What's Blooming

Ongoing post with pictures of nature in the Allegheny Highlands of Virginia and the Greenbrier Valley of West Virginia.

Thursday, October 09, 2008


The term "surfing the Internet" is now long out of vogue, but the concept the phrase expresses remains one of the most powerful aspects of the world wide web. Today, while reading an online newsletter about technical issues with Windows, I clicked an inviting link to a talk about new technology for displaying video information. That talk was on a site (www.ted.com) where I soon found myself listening, watching Eve Ensler, Paul Staments, Michael Pollan and others. Along with all the great ideas presented, I was struck by two things consistent among all the speakers.

First, while many of the speakers talked about some of the very darkest sides of human nature or what we humans have done to this earth we rely upon, they did not dwell on the negative. Rather, they had all moved through the darkness of the storm to find solutions, and through those solutions they became personally empowered. The solutions didn't require massive government programs or giant corporations, they were available to individuals. By making a difference on 100 acres or in a small village or putting masses of information into a form usable by a school child, these people are making a difference and they focus on that difference, on the success and progress and potential.

Something else all of these speakers shared is passion. Yes, they've all had success and will likely continue to have success. But, I rather suspect, the passion came first. Passion is not very common in our society. My orchid and wildflower friends have it when they are in the field behind a camera or talking about their adventures and finds. I see fly-fisherman/woman who have it and golfers and businessmen.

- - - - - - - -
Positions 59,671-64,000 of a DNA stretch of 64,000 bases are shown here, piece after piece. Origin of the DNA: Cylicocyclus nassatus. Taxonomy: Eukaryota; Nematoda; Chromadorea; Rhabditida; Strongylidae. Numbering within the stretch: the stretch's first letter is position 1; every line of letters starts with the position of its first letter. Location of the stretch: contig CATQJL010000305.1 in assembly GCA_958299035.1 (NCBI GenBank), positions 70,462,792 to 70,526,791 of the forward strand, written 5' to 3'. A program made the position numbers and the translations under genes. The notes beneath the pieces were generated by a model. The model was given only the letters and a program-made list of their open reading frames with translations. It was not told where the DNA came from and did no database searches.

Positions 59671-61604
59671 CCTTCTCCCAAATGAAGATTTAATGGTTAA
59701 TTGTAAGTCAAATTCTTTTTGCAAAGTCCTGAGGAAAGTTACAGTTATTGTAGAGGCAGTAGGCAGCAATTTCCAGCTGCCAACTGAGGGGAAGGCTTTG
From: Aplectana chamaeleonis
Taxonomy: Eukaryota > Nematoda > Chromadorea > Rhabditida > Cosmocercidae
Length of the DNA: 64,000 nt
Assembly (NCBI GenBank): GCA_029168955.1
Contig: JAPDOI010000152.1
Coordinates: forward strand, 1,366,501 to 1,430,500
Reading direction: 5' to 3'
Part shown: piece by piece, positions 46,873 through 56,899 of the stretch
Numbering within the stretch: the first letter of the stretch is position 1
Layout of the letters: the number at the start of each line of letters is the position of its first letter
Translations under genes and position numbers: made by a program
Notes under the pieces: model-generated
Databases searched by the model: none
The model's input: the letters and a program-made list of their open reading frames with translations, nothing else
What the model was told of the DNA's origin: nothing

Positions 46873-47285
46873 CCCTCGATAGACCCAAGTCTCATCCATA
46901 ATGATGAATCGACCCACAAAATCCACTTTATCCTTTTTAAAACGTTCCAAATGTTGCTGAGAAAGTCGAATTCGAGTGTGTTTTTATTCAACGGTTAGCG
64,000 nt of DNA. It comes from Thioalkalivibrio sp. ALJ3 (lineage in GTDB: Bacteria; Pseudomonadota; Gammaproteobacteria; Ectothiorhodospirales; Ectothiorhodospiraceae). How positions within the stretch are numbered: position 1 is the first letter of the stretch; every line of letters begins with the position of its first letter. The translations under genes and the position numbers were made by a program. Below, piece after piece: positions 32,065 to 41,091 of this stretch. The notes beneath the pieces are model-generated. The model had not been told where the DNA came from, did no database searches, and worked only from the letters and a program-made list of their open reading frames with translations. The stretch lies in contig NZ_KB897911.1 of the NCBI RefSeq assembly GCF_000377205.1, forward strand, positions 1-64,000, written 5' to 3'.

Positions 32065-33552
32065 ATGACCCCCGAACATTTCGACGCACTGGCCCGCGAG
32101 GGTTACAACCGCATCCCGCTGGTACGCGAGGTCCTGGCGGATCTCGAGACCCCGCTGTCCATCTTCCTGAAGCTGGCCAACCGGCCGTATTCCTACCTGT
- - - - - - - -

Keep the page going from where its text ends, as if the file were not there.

Many people are passionate about this or that, or say they are. Real passion though is probably rare. Or maybe it is just expressed in different ways by different people. Somehow though, I think real passion is rooted in something that Joseph Campbell would call the hero's journey. Real passion goes beyond a personal drive and fanaticism.

Greater pens than mine have written of the lack of passion, the loss of personal focus and integrity, the damage and inevitable ruin of a society when gain and wealth and power become the dominate measure of success. As we experience the biggest (and very much predicted) global economic melt down, perhaps it is time to look not outward, but inward. Are we any different than the wall street banker? Perhaps in scale, but in motive, ethic?

The Bible says "without a vision, the people perish." Later it adds that a vision that is based all on possessions is also poison. Here's a couple of things Aldo Leopold had to say that are worth thinking about. Think about these things and remember, the fix to the worlds problems isn't in Washington or New York. It is in those people with the passion to change their own lives and influence the people around them. Wisdom from Aldo Leopold: